First Prize, Fiction (Over 18)

Meant For This World

 Ken Leland

Old Smokey Joe steps down onto the asphalt road that passes Shawnash’s house. He loops his achy right leg over the bicycle bar and looks up the gravel drive, past red sumac to her open front porch. This morning Shawnash is nowhere to be seen, but Smokey can hear her radio.

“The next voice you hear will be Yahweh, the Lord God Almighty, Allah, coming to you on  Elk Radio FM, your hometown, All News Station in North Hastings.”

“Dear Children of Earth. The End of Days is this Saturday, September twenty-second, at 10 A.M., local time. Gather your loved ones and prepare for The Rapture, to join in eternal Glory with those who have already passed.”


Shawnash opens the screen door. She’s wearing that beaded, satin blouse her daughter sewed. The matching skirt brushes her moccasin tops. Shawnash’s braided hair is grey now. She’s getting on, but Smokey doesn’t see her like that.

“Smokey, you comin’ up to say hello or not?”

In her hand, there’s a glass of iced lemonade. She sits on the porch chesterfield and holds up the glass to show him. “Got a pitcher full in the fridge.”

Smokey smiles at her.  Yes, he wants the lemonade but says, “I’m headed into town.”

“The plonk shop?”

“Yeah. Well, it’s Friday.”

Shawnash just shakes her head. “Why you even bother with that, old man?”

“Tradition?” Smokey says and eyes her again. “Maybe I could stop on the way back. Whatcha think?”

“Sure,” Shawnash says with a broad smile. “Afterwards, we can look at the truck.”

“Look, OK. But no promises, woman.”

“Say hello to Calvin for me.”

“For sure.”


Smokey Joe pushes off with his left foot and pumps with the right. The bicycle’s front tire wobbles then straightens when he gets up a bit of speed. Smokey pedals up the slow hill to the United Church where he takes a right at the Gas Bar and Native Arts Emporium, then it’s half a dozen smoke shops to the big Thunderbird sign at the reserve limits. From the reserve sign, it’s only five miles into town, downhill all the way, there and back.

Smokey’s been hearing the same message for two days now. All the radios, TVs, newspapers, mobile phones, and internet sites say the same. The TV evangelists are sure pissed. The Pope, too. Got to be an alien invasion, a conspiracy, or something like that the preachers say, but all you got to do is listen, quiet-like, to hear the Big God’s Voice inside your very own head, no radio or internet required.

Smokey hears Him — but only if he wants to.


Three seasons of the year, Smokey rides the bike almost everywhere. Shawnash says the exercise is good for him. In winter, she drives if they can get her pickup started.

Some nights in bed, Shawnash worries Smokey has to work too hard to please her. That’s why she lost her husband, he had a wonky heart. Anyway, such times she climbs on top to let Smokey take it easy for a while. Smokey likes to see, to feel her up there. He likes it a lot.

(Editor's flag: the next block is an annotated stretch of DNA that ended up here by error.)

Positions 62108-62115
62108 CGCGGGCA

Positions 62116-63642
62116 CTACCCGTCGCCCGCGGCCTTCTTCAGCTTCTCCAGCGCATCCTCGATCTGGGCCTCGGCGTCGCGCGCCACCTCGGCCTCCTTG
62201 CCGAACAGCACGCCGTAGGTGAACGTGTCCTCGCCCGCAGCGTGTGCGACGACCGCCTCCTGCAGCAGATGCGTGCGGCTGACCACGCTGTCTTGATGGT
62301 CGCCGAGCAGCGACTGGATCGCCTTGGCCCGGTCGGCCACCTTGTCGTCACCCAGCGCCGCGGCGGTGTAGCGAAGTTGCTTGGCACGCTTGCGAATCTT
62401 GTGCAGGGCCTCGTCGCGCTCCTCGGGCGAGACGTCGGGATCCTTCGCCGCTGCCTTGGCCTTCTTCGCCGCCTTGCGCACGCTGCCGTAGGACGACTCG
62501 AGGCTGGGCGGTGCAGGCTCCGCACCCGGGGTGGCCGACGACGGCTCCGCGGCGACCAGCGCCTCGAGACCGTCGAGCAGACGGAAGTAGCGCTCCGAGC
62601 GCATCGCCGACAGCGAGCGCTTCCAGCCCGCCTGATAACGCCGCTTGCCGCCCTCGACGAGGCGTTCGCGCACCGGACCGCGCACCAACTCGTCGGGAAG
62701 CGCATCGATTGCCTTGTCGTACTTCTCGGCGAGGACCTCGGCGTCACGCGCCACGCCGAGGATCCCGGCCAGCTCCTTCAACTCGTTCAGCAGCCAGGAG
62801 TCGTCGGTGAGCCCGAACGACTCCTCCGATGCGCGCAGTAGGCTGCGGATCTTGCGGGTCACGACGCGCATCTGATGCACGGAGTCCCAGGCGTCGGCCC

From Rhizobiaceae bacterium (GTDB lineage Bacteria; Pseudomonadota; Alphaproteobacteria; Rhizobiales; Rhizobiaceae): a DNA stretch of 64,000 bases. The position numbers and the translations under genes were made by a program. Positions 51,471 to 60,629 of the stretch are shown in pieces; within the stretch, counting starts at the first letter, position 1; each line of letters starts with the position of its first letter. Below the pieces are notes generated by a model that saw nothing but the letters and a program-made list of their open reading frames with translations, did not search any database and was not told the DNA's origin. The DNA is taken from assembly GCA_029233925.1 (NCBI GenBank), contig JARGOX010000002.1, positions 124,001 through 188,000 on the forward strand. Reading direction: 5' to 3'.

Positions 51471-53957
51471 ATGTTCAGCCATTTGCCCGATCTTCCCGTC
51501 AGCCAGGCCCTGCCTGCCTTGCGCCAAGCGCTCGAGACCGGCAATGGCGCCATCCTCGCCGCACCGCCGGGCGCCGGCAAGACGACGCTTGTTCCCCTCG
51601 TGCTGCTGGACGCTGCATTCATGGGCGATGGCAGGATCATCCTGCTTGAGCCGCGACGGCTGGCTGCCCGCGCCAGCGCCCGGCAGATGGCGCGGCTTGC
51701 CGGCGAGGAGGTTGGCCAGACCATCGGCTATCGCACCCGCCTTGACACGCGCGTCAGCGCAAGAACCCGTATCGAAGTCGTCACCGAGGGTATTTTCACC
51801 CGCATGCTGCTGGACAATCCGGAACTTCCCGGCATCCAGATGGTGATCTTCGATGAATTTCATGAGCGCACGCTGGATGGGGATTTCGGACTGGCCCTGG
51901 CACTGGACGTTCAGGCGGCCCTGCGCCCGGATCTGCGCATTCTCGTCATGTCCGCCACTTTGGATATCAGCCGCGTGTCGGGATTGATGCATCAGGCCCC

When she’s well and truly pleased, Shawnash lies down on his chest. She whispers and nibbles his ear. Smokey smooths his hands over her back and hips. He tells her what a damned fine woman she is and how much he loves her. She must like that because she hardly ever rolls off. She goes to sleep where she is. After a time, she gets a little heavy so Smokey wraps his arms around her and eases them both onto their sides, still facing each other. They wake up like that nearly every morning.


Smokey has a nephew, his brother’s kid, who works at the bank in town. The name on the corner office is Calvin Smoke.

Friday is the day Smokey always rides in town to buy a short litre of rosé. Evenings he measures out a cup of pink at dinner time, but sometimes he forgets and has to choke down a small glass at lunch the next day. If he drinks at lunch, he usually has a sour stomach for the afternoon. All that, just to get through a bottle a week.

Calvin asked him once, “Uncle Smokey, why don’t you just quit?”

“Who’d believe in an Injun who don’t drink?”

Calvin grinned and straightened his silk tie.


When Smokey rolls down the hill into town, the Liquor Control is busy. The door is propped open but nobody’s on duty inside. Clerks musta taken off for tomorrow’s Rapture, Smokey thinks.  Townspeople walk out with whatever they want. The shelves of good stuff are getting bare. Even so, Smokey finds a couple bottles of plonk in a cardboard box near the back. He leaves a double sawbuck on the checkout counter under a stapler, then goes down to York River to hide one bottle in the weeds. Is it gonna be here next week? Smokey wonders. Will anything be here?


At Bible Hall, folks are milling around in the parking lot watching an NFL-sized TV. They’re upset on account of news from Toronto. Word has it, Hindus, Sikhs, Buddhists, anybody who wants, can just say sorry for all the crap they’ve done in life and start looking forward to tomorrow. Hardly seems fair, the townies say.